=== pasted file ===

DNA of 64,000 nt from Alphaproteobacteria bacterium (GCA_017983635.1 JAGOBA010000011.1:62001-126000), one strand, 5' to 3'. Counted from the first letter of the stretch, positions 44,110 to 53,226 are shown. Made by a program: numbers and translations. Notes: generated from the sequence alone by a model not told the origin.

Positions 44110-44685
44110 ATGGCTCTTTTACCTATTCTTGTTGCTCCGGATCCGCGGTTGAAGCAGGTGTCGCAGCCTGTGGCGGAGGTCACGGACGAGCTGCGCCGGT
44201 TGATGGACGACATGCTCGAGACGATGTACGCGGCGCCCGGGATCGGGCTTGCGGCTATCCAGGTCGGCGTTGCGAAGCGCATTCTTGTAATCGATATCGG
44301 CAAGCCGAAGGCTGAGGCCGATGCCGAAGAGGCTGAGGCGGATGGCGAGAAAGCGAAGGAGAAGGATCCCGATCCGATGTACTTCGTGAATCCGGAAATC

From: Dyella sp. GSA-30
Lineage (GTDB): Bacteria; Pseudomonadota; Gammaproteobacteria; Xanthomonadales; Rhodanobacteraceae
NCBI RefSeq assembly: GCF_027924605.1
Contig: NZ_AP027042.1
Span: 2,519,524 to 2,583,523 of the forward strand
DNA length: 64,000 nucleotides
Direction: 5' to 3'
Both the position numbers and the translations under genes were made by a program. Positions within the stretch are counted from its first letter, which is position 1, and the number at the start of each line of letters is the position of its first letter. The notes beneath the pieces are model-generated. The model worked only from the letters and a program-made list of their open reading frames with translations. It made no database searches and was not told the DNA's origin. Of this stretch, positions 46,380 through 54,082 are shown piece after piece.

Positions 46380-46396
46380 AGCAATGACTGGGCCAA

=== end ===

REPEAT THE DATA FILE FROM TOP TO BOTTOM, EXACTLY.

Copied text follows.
DNA of 64,000 nt from Alphaproteobacteria bacterium (GCA_017983635.1 JAGOBA010000011.1:62001-126000), one strand, 5' to 3'. Counted from the first letter of the stretch, positions 44,110 to 53,226 are shown. Made by a program: numbers and translations. Notes: generated from the sequence alone by a model not told the origin.

Positions 44110-44685
44110 ATGGCTCTTTTACCTATTCTTGTTGCTCCGGATCCGCGGTTGAAGCAGGTGTCGCAGCCTGTGGCGGAGGTCACGGACGAGCTGCGCCGGT
44201 TGATGGACGACATGCTCGAGACGATGTACGCGGCGCCCGGGATCGGGCTTGCGGCTATCCAGGTCGGCGTTGCGAAGCGCATTCTTGTAATCGATATCGG
44301 CAAGCCGAAGGCTGAGGCCGATGCCGAAGAGGCTGAGGCGGATGGCGAGAAAGCGAAGGAGAAGGATCCCGATCCGATGTACTTCGTGAATCCGGAAATC

From: Dyella sp. GSA-30
Lineage (GTDB): Bacteria; Pseudomonadota; Gammaproteobacteria; Xanthomonadales; Rhodanobacteraceae
NCBI RefSeq assembly: GCF_027924605.1
Contig: NZ_AP027042.1
Span: 2,519,524 to 2,583,523 of the forward strand
DNA length: 64,000 nucleotides
Direction: 5' to 3'
Both the position numbers and the translations under genes were made by a program. Positions within the stretch are counted from its first letter, which is position 1, and the number at the start of each line of letters is the position of its first letter. The notes beneath the pieces are model-generated. The model worked only from the letters and a program-made list of their open reading frames with translations. It made no database searches and was not told the DNA's origin. Of this stretch, positions 46,380 through 54,082 are shown piece after piece.

Positions 46380-46396
46380 AGCAATGACTGGGCCAA